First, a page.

Banks, credit unions, and savings and loans will face unprecedented security threats in today’s increasingly mobile environment. Customers want account access through multiple channels, all of which the financial institution must secure. Add a decade of stricter regulations and banking security departments are spread thin.

With most of the focus on cyber security, including new vulnerabilities found in mobile banking, physical security can become the weakest link. Here are the top physical security vulnerabilities within a financial institution, and how to protect your assets.

Bank Robberies, Burglaries, and Larceny

When you think of physical security within a bank, protecting against bank robbery tops the list of external threats. Thieves gravitate to banks because of the perceived notion that they will gain access to large amounts of cash. As a business, your job is not only to protect the assets entrusted to you, but also to protect personnel and customers. As a result, training calls for employees to cooperate with a bank robber, making financial institutions appear to be an easy target.

Financial institutions implement procedures and protocols to mitigate losses, increase the capture rate for law enforcement, and discourage future thieves.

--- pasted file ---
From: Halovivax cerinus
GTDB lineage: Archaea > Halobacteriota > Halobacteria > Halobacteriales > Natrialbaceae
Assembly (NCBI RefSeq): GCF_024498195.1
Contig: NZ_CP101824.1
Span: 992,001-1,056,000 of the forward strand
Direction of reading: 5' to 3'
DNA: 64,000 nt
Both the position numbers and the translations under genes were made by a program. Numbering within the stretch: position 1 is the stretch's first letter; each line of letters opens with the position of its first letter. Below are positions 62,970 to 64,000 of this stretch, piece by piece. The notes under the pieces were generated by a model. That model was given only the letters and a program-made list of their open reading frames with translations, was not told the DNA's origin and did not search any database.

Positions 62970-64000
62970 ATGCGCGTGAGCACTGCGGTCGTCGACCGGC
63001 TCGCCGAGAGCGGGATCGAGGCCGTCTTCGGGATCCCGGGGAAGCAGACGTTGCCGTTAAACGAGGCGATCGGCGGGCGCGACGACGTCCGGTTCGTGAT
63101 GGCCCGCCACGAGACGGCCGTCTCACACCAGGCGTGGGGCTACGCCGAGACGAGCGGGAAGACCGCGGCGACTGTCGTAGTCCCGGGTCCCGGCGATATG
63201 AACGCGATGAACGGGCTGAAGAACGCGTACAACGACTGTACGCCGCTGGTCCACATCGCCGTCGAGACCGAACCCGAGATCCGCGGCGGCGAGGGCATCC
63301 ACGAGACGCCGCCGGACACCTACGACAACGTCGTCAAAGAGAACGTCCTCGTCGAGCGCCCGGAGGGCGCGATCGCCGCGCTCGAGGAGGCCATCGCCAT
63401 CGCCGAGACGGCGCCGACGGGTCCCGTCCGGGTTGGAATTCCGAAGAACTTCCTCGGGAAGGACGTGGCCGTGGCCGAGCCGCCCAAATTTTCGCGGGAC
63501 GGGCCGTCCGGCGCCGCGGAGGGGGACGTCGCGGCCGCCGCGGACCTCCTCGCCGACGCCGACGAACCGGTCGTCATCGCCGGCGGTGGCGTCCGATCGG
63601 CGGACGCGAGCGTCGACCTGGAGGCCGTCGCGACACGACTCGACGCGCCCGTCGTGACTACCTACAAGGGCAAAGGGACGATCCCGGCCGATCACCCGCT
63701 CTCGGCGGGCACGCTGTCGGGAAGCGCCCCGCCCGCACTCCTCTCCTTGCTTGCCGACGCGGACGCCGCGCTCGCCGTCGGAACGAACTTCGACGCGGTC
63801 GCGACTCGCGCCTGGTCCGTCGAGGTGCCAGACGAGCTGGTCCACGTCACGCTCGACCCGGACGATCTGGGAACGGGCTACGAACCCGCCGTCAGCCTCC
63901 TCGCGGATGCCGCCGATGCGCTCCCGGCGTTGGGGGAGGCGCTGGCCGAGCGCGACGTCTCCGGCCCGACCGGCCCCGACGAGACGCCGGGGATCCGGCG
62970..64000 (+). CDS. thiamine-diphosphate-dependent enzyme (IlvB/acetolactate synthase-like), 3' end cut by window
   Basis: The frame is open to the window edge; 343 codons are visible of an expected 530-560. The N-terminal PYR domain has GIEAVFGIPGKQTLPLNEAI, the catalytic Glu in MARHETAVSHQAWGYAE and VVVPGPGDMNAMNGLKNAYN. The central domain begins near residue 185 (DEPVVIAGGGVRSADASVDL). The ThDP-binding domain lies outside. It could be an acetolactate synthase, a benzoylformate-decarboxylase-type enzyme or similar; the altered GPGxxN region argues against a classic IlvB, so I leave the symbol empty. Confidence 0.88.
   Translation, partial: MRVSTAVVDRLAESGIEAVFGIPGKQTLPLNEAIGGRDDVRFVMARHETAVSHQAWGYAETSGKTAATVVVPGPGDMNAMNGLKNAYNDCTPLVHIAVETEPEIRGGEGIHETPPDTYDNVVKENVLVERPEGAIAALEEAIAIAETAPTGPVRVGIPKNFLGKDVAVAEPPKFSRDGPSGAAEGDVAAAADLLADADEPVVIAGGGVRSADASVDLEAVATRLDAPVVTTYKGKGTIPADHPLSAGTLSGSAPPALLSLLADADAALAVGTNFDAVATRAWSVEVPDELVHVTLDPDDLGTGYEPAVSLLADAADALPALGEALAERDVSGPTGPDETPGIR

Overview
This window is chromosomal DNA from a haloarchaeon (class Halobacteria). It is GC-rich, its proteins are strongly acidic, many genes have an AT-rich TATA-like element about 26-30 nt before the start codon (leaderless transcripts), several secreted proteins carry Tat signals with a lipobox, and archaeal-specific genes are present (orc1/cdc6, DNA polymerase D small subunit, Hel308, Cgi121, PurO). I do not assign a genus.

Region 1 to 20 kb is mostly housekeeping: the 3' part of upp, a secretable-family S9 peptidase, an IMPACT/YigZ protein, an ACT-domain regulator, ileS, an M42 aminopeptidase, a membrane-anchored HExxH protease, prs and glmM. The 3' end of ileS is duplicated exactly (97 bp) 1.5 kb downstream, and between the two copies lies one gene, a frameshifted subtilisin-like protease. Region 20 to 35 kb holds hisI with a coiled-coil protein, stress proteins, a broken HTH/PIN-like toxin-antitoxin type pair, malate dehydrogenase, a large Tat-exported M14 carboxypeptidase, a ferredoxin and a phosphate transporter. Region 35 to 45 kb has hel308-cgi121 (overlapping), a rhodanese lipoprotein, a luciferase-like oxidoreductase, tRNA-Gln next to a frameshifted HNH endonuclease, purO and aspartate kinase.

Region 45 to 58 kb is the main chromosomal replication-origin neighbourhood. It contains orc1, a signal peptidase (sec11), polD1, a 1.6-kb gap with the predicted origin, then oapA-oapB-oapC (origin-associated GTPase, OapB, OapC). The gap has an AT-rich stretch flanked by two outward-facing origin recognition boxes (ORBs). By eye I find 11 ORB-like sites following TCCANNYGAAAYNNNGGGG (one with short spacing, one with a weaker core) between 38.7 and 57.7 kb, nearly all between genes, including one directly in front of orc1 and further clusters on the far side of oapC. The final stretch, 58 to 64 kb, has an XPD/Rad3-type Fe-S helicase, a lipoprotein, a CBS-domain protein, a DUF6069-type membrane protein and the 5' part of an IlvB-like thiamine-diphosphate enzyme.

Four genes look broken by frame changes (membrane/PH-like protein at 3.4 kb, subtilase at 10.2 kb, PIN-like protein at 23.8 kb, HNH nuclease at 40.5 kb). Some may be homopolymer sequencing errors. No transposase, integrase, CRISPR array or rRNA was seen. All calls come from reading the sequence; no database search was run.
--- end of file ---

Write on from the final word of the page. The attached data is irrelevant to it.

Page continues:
FBI records reveal a plateau in the number of robberies committed annually against financial institutions, ranging from four to five thousand attacks and losses of around $33 million per year. Between 2012 and 2016, the number of robberies averaged 4,201, with a 9.6% increase between 2015 and 2016, the latest statistics available.

The Problem:

Employee Implementation Failures Compromise Security Protocols

Banks, credit unions, and savings and loans must put policies and procedures in place that will mitigate and minimize losses due to external theft in the form of robbery, burglary, or larceny. According to FBI records, threats occur in both high traffic and remote locations, due to the perceived availability of money, proprietary information, or customer data.

All banks have protocols in place to deter and protect against external physical breaches. However, in many cases, security gaps exist when controls are not tailored to the specific needs of each location. Companywide policies often fail to mitigate risks effectively at individual financial branches.

Questions that can help you identify gaps in current security protocols include:

  • Are the existing policies and procedures adequate for the risk of each location?
  • Can you effectively reduce losses by implementing new technologies?
  • How meticulously do employees follow current policies and procedures?
  • How do you follow up on lapses in implementation?
  • Is current training adequate to ensure compliance?
  • Do you meet compliance requirements with existing protocols?